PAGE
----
ICRISAT and partners have been successful in developing cultivars that are high-yielding, drought tolerant, disease resistant, short duration (as short as 75-80 days) lines and hybrids custom-made for specific regions of the world based on the preferences of farmers and consumers.

Currently research is focused on developing climate-smart cultivars suitable for mechanical harvesting, inter-cropping with cereals and able to improve soil health. We currently use less than 2% of the existing genetic diversity in chickpea and pigeonpea. Hence, there exists tremendous potential to increase the productivity and resilience of these crops using modern tools to expand the use of natural diversity in gene banks.

On-farm practices like intercropping of cereals with pulses and crop rotation to improve soils and increase yields have been tested on farmers’ fields with positive results. Farmers are also introduced to ridge planting and broadbed furrows to better manage water and soil. In the case of pigeonpea, ratooning techniques to support zero tillage have been developed to minimize soil erosion under increased incidences of intense rainfall events.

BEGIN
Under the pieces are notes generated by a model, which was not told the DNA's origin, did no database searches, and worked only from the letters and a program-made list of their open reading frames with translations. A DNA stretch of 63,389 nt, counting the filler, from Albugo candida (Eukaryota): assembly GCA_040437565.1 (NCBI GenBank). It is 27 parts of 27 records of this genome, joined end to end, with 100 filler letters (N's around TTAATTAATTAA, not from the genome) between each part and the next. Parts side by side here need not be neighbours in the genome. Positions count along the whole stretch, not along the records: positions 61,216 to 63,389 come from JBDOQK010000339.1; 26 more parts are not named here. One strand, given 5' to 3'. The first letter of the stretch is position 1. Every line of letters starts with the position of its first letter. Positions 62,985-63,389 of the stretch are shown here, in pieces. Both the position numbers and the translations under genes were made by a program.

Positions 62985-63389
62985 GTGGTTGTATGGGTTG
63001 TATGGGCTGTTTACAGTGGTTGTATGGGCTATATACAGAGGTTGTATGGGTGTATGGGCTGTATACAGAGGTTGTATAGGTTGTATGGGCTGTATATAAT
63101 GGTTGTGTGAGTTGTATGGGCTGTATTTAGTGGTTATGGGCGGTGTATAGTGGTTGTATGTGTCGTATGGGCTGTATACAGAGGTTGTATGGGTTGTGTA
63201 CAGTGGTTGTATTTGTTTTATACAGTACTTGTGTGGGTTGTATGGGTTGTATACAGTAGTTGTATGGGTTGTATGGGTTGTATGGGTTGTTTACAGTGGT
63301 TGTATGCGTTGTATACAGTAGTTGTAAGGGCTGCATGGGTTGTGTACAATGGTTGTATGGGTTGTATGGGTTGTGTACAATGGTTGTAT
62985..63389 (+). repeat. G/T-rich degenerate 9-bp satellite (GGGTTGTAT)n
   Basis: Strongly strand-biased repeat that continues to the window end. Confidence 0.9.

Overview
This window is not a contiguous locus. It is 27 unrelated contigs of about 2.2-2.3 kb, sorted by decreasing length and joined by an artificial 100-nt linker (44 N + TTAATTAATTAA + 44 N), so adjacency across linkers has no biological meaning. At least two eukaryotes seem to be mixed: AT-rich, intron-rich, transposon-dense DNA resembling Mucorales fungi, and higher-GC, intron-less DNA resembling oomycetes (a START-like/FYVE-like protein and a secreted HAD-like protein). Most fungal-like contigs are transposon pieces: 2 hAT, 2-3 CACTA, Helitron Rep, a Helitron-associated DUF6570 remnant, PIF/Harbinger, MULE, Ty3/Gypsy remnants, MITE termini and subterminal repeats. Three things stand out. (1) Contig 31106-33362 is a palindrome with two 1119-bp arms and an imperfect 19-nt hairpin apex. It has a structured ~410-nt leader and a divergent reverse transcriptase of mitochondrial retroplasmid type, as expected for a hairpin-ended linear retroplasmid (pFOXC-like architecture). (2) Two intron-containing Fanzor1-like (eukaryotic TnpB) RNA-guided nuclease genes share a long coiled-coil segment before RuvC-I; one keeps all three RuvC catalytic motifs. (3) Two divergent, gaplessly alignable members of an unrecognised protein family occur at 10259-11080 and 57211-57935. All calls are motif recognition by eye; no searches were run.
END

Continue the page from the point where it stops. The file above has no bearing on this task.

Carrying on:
Working along the value chain

The holistic approach of ICRISAT (see diagram) shows how we work along the whole value chain of pulses. Crosscutting issues such as empowering women and youth and mainstreaming nutrition will ensure pulses contribute significantly towards achieving the Sustainable Development Goals.

A few examples to illustrate how we work

Analyzing key problems and opportunities helps create win-win situations for farmers. The expansion of chickpea growing areas by as much as 80% in the rice fallows of Prakasam district in Andhra Pradesh, has benefited smallholder farmers. Pigeonpea used as land cover to manage soil and water in China helped reverse soil erosion and land degradation and at the same time provided quality fodder for cattle.